OK Go has always received more accolades for their music videos than their actual music, and "End Love" is no different. While the song is so-so, the video's time lapse feat alone is amazing (18 consecutive hours!), not to mention the choreography and dedicated flash mob members. Throw in some stunning shots of (the old, less enticing for a slumber party) Echo Park Lake and a cameo from Maria the goose, and this video is golden.
We have to admit, Petty kinda creeps us out in this video. But it's a SoCal classic, from the high schoolers at hot dog stands to the neon and pad-clad skateboarders. It was exactly what LA seemed to be to those of us growing up nowhere nearby. The Westside Pavilion also gets a lot of air time, and while it's not LA's most scenic landmark, you could pretty much stick Tom Petty and his guitar anywhere and have a hit. Escalators are just a bonus.
This video can be summed up much like Khalifa himself—simple, pretty, agreeable. The Venice beach scenes (including some of the area's ubiquitous graffiti murals) and sky-high, skinny palms are repetitive, but so are the song's lyrics, and we're okay with it—it's endearing, breezy, romantic fun with a view.
Part Dexter, part Drive, this creepy video from local band Liars showcases some pretty spectacular vistas of the Downtown skyline. The deranged dry cleaner with a vendetta against the musicians is a neat story, we guess, but it's the sleek LA views that set the tone and have us watching again and again.
We're sure it's no coincidence that when the Gainesville, Florida-based band needed a setting for police brutality, they chose LA. The video, shot in one long take and entirely in slow motion, features Laura Jane Grace getting the crap kicked out of her by the LAPD on a nice, sunny day in Venice. Hey, at least they didn't shoot.
When RHCP puts on a show, they do not disappoint. And when that show happens to be on a Venice Beach rooftop for all the Westside to see, the performance is even better. Anthony Kiedis is still rockin' (and rocking a mighty fine mustache, may we add), and Flea... LA loves Flea, and in this video you can tell he loves LA back, Venice Beach freaks and all.
Okay so Joshua Tree isn't technically in LA. Fine, it's not even in LA County. But it's in our backyard, and we love it a lot, so this little ditty's video made our list. It's whimsical, weird and transports us to JTree much quicker than the 10. Plus, some of those Zeros are pretty cute—you know, in a no shoes, dirty faced, maybe on mushrooms kind of way.
This video is basically an homage to the (then new) violent and curse-heavy genre of gangsta rap, born in Compton. It could have easily been the video for "Fuck the Police" or even "Gangsta Gangsta," and would have been just as effective in influencing the evolution of West coast hip hop (and its ensuing music videos).
Ohhh, the '80s. When British photographers patrolled the 4th Street Bridge looking for fresh talent, when street corners were hangout hot spots (El Guanaco!), when green socks and orange pumps were a fashion statement. Madonna takes us from the gritty, colorful streets of Downtown to a posh studio loft and back, making us root for her Latino lover and pool hall homies.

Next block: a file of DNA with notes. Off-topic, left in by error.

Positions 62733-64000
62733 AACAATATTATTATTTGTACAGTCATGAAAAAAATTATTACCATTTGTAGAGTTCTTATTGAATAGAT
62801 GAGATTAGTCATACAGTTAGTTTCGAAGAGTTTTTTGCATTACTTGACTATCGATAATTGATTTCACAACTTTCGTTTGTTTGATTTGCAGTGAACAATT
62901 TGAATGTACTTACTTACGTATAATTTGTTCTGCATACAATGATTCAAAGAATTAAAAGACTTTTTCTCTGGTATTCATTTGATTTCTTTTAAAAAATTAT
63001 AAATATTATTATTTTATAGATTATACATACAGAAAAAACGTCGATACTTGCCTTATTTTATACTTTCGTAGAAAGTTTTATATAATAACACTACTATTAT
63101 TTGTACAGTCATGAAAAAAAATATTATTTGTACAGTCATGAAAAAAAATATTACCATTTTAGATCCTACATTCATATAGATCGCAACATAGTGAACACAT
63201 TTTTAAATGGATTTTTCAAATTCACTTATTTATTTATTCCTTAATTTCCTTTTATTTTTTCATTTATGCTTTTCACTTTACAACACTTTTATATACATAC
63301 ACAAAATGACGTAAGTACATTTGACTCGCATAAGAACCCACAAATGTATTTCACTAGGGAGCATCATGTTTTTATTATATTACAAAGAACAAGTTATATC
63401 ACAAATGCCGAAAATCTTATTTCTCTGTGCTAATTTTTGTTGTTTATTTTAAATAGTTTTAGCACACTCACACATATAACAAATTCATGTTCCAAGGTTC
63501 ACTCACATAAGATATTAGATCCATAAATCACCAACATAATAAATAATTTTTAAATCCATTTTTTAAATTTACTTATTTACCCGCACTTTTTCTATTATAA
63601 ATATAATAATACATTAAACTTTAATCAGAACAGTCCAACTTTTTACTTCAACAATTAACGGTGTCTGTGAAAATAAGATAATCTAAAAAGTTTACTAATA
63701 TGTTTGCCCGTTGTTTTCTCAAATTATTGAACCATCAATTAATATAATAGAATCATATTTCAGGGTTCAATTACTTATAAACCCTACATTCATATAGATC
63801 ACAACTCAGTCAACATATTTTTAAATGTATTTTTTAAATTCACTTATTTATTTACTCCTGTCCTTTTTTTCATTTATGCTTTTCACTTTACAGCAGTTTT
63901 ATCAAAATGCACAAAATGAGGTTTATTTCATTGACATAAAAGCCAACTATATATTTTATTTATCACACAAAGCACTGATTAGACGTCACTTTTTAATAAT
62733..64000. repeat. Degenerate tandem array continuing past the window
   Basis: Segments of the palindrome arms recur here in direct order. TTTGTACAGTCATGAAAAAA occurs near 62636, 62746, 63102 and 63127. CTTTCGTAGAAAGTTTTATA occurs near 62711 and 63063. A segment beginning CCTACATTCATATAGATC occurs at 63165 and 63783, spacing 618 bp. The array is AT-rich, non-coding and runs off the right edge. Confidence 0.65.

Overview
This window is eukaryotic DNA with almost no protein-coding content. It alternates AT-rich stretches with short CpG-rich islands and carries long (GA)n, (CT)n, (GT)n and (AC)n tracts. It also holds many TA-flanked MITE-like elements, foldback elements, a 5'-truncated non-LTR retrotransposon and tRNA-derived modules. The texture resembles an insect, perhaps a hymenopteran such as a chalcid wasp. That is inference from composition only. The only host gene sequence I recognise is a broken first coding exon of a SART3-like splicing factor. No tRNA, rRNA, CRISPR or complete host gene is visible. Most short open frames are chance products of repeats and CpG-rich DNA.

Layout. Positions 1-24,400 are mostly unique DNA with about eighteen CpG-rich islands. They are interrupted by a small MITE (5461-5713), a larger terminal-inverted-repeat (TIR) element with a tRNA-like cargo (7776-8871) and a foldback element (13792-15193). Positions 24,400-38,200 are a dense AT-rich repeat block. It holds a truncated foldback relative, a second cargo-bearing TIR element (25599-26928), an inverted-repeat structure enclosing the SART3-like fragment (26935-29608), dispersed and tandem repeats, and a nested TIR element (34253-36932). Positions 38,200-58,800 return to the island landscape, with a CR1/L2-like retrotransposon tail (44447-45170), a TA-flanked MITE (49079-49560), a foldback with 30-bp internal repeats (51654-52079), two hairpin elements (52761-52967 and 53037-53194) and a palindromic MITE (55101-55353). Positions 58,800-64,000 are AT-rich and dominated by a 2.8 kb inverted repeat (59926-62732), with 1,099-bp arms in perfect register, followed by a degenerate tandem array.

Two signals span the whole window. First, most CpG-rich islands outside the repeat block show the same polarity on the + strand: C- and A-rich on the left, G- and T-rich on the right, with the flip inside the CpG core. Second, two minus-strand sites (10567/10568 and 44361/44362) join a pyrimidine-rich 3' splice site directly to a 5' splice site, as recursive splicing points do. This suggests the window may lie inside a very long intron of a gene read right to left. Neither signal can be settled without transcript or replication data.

Tupac's "To Live and Die in LA" is reminiscent of Randy Newman's "I Love LA," but instead of showcasing beaches and backsides, we see community centers and churches. It makes LA feel like a real, grounded place full of extended family, and culminates in the best way possible: a massive food fight outside Roscoe's House of Chicken and Waffles.
The top 5
Shot guerrilla style by Spike Jonze (who's also the dance troupe leader, under the pseudonym Richard Koufey), this "Torrance Public Film Production" features the fictional Torrance Community Dance Group. Their moves are endearingly shitty, and the sheer oddity of the performance had folks stopping on the street in Westwood—folks who are now immortalized in one of the most watched, most awarded music videos of its decade.
Yes, these lyrics could have been written by a third grader. And sure, the Minion product placement is a little much. But this song is so damn catchy, and you've gotta give respect to a music video with an original cut of 24 hours (the world's first). That's 24 hours of happy Angelenos dancing and frolicking around the city, which you just cannot argue with. The four-minute edit alone is more than enough to lift our spirits.
Nick Offerman is woodworking. Nick Offerman drinks a bunch of 40s. Nick Offerman is wandering around LA, peeing in parks, on famous landmarks, on innocent bystanders and himself. He even finds a way to make his endless urine stream lucrative. This video is bizarre, kinda gross and pretty brilliant—turns out Fidlar fans are also the exact folks who get a kick out of pee jokes.
Voted the most influential pop video of all time by the Library of Congress, this 13-minute classic would make the top five of most music video lists. In this case, it features the Palace Theatre (notice that all the movie posters on display are for thrillers); the zombie dance takes place at Union Pacific Avenue and South Calzona Street in East LA; and the final house scene was shot in Angeleno Heights at 1345 Carroll Avenue. Side note: Is this supposed to be MJ's place? We're kind of not buying the pink drapes and potted ferns, but whatever.
Could there be another contender for the number one spot on our list? Randy gets all the best things about LA, and shows them off right: beaches, breasts, mountains, butts, classic cars, amazing architecture. The landmarks just keep coming—Disneyland, Randy's Donuts, Santa Monica Pier—and with the top down driving past hordes of happy locals, it's just another perfect day—even the bums love LA.